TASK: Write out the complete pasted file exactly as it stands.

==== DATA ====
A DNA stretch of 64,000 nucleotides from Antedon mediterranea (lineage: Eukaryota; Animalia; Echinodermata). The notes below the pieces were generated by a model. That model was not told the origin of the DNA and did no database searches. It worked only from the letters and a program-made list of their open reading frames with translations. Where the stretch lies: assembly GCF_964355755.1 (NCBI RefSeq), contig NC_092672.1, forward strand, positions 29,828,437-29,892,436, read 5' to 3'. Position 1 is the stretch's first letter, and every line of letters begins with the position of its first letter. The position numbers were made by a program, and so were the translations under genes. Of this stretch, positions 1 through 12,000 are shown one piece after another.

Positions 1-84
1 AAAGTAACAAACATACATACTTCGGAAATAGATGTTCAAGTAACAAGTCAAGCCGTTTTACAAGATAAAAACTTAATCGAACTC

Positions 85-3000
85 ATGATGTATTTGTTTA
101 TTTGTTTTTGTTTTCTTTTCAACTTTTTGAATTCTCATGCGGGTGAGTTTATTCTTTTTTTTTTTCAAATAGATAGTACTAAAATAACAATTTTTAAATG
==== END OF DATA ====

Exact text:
A DNA stretch of 64,000 nucleotides from Antedon mediterranea (lineage: Eukaryota; Animalia; Echinodermata). The notes below the pieces were generated by a model. That model was not told the origin of the DNA and did no database searches. It worked only from the letters and a program-made list of their open reading frames with translations. Where the stretch lies: assembly GCF_964355755.1 (NCBI RefSeq), contig NC_092672.1, forward strand, positions 29,828,437-29,892,436, read 5' to 3'. Position 1 is the stretch's first letter, and every line of letters begins with the position of its first letter. The position numbers were made by a program, and so were the translations under genes. Of this stretch, positions 1 through 12,000 are shown one piece after another.

Positions 1-84
1 AAAGTAACAAACATACATACTTCGGAAATAGATGTTCAAGTAACAAGTCAAGCCGTTTTACAAGATAAAAACTTAATCGAACTC

Positions 85-3000
85 ATGATGTATTTGTTTA
101 TTTGTTTTTGTTTTCTTTTCAACTTTTTGAATTCTCATGCGGGTGAGTTTATTCTTTTTTTTTTTCAAATAGATAGTACTAAAATAACAATTTTTAAATG